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SCIP: solving constraint integer programs
, 2009
"... Constraint integer programming (CIP) is a novel paradigm which integrates constraint programming (CP), mixed integer programming (MIP), and satisfiability (SAT) modeling and solving techniques. In this paper we discuss the software framework and solver SCIP (Solving Constraint Integer Programs), wh ..."
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Cited by 122 (0 self)
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Constraint integer programming (CIP) is a novel paradigm which integrates constraint programming (CP), mixed integer programming (MIP), and satisfiability (SAT) modeling and solving techniques. In this paper we discuss the software framework and solver SCIP (Solving Constraint Integer Programs), which is free for academic and noncommercial use and can be downloaded in source code. This paper gives an overview of the main design concepts of SCIP and how it can be used to solve constraint integer programs. To illustrate the performance and flexibility of SCIP, we apply it to two different problem classes. First, we consider mixed integer programming and show by computational experiments that SCIP is almost competitive to specialized commercial MIP solvers, even though SCIP supports the more general constraint integer programming paradigm. We develop new ingredients that improve current MIP solving technology. As a second application, we employ SCIP to solve chip design verification problems as they arise in the logic design of integrated circuits. This application goes far beyond traditional MIP solving, as it includes several highly nonlinear constraints, which can be handled nicely within the constraint integer programming framework. We show anecdotally how the different solving techniques from MIP, CP, and SAT work together inside SCIP to deal with such constraint classes. Finally, experimental results show that our approach outperforms current stateoftheart techniques for proving the validity of properties on circuits containing arithmetic.
Integerprogramming software systems
, 2004
"... Recent developments in integer–programming software systems have tremendously improved our ability to solve large–scale instances. We review the major algorithmic components of state–of–the–art solvers and discuss the options available to users to adjust the behavior of these solvers when default s ..."
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Cited by 37 (0 self)
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Recent developments in integer–programming software systems have tremendously improved our ability to solve large–scale instances. We review the major algorithmic components of state–of–the–art solvers and discuss the options available to users to adjust the behavior of these solvers when default settings do not achieve the desired performance level. Furthermore, we highlight advances towards integrated modeling and solution environments. We conclude with a discussion of model characteristics and substructures that pose challenges for integer–programming software systems and a perspective on features we may expect to see in these systems in the near future.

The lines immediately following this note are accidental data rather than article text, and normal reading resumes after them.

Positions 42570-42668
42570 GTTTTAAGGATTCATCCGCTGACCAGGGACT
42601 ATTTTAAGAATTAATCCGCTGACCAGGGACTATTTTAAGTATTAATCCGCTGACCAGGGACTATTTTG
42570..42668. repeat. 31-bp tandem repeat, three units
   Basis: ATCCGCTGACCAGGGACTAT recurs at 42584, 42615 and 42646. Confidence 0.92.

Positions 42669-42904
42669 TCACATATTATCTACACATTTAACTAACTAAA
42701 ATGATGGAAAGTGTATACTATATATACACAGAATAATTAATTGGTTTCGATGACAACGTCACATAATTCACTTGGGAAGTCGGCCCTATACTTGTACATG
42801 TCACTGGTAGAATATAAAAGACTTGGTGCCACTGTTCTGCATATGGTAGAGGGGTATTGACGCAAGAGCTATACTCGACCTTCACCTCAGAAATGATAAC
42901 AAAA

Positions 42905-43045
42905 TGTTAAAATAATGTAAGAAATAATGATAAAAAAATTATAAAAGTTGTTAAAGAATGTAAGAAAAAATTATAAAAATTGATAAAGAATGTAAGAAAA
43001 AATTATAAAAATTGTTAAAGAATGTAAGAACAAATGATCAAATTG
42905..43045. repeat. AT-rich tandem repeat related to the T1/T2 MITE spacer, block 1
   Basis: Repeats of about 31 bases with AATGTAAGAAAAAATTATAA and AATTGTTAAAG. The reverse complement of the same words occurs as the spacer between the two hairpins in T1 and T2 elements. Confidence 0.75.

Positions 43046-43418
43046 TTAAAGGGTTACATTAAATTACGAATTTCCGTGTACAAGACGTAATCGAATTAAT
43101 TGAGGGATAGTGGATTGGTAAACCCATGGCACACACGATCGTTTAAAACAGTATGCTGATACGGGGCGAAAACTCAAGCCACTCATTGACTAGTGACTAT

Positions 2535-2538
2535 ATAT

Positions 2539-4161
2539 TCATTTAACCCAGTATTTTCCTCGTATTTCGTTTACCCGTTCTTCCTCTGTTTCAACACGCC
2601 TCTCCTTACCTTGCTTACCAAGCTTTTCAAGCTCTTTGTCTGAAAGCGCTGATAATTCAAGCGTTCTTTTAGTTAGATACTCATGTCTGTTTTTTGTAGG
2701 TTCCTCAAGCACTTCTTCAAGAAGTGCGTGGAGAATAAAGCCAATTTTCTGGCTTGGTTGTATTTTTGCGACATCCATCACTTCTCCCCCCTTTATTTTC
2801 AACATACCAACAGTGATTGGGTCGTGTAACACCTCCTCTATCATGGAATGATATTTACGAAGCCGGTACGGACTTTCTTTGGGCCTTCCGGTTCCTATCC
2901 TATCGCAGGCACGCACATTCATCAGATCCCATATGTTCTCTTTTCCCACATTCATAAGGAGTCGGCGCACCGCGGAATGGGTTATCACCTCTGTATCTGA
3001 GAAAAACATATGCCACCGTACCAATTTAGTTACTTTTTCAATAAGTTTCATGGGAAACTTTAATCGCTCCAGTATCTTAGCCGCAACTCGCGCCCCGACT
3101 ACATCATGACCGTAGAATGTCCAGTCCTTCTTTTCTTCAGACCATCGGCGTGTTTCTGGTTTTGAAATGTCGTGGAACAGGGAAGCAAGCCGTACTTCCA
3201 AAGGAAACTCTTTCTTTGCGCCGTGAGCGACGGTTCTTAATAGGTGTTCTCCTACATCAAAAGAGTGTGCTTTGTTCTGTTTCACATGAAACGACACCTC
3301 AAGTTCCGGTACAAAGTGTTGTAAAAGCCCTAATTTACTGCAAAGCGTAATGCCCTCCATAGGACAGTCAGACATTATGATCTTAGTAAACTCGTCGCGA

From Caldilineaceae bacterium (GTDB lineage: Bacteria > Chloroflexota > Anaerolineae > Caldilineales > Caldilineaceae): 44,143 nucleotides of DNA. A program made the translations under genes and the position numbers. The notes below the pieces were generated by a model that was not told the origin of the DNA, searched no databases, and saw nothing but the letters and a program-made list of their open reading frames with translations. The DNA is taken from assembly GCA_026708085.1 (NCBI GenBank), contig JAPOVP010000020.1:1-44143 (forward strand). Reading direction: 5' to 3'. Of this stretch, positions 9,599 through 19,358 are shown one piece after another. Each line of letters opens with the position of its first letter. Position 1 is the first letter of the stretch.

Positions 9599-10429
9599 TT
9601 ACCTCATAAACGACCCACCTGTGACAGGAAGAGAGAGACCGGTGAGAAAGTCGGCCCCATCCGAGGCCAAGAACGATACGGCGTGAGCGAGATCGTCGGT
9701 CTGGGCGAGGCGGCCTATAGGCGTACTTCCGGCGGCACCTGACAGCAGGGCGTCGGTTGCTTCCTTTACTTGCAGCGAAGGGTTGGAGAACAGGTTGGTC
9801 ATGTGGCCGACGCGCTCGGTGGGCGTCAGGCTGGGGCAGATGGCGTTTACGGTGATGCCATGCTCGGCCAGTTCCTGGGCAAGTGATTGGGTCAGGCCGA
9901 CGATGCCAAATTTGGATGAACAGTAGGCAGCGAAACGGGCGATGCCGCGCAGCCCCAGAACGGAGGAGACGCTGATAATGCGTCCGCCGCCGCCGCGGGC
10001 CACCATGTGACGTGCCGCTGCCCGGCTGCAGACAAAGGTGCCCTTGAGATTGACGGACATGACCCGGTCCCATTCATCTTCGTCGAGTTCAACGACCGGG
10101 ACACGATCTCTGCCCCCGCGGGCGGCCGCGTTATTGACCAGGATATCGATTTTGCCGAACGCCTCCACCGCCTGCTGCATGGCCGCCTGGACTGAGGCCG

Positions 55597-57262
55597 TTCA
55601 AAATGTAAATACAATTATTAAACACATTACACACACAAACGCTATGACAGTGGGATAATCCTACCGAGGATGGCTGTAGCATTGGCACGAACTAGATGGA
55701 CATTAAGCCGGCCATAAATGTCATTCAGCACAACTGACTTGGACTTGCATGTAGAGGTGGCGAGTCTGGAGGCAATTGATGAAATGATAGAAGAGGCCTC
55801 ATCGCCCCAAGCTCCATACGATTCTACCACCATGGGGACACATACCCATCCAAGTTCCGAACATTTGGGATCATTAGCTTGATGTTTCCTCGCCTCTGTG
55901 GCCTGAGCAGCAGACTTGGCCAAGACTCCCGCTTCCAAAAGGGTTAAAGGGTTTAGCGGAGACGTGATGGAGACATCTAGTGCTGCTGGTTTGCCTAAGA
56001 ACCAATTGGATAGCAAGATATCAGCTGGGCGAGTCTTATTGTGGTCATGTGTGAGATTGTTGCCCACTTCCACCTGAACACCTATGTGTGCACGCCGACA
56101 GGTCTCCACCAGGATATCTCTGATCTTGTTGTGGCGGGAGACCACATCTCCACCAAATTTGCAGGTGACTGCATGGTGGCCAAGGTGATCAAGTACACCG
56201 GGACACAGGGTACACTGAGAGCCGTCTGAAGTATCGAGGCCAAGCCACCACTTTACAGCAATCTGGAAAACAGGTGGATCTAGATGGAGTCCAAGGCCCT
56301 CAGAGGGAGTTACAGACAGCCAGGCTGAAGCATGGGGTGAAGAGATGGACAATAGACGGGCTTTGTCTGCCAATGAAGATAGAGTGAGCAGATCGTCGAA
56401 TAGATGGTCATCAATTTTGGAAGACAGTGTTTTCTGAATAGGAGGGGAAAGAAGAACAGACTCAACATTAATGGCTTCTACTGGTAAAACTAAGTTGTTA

Noncommercial Software for MixedInteger Linear Programming
, 2004
"... We present an overview of noncommercial software tools for the solution of mixedinteger linear programs (MILPs). We first review solution methodologies for MILPs and then present an overview of the available software, including detailed descriptions of eight software packages available under open s ..."
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Cited by 24 (1 self)
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We present an overview of noncommercial software tools for the solution of mixedinteger linear programs (MILPs). We first review solution methodologies for MILPs and then present an overview of the available software, including detailed descriptions of eight software packages available under open source or other noncommercial licenses. Each package is categorized as a black box solver, a callable library, a solver framework, or some combination of these. The distinguishing features of all eight packages are described. The paper concludes with case studies that illustrate the use of two of the solver frameworks to develop custom solvers for specific problem classes and with benchmarking of the six black box solvers.
A Unified View on Hybrid Metaheuristics
, 2006
"... Abstract. Manifold possibilities of hybridizing individual metaheuristics with each other and/or with algorithms from other fields exist. A large number of publications documents the benefits and great success of such hybrids. This article overviews several popular hybridization approaches and class ..."
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Cited by 17 (3 self)
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Abstract. Manifold possibilities of hybridizing individual metaheuristics with each other and/or with algorithms from other fields exist. A large number of publications documents the benefits and great success of such hybrids. This article overviews several popular hybridization approaches and classifies them based on various characteristics. In particular with respect to lowlevel hybrids of different metaheuristics, a unified view based on a common pool template is described. It helps in making similarities and different key components of existing metaheuristics explicit. We then consider these key components as a toolbox for building new, effective hybrid metaheuristics. This approach of thinking seems to be superior to sticking too strongly to the philosophies and historical backgrounds behind the different metaheuristic paradigms. Finally, particularly promising possibilities of combining metaheuristics with constraint programming and integer programming techniques are highlighted. 1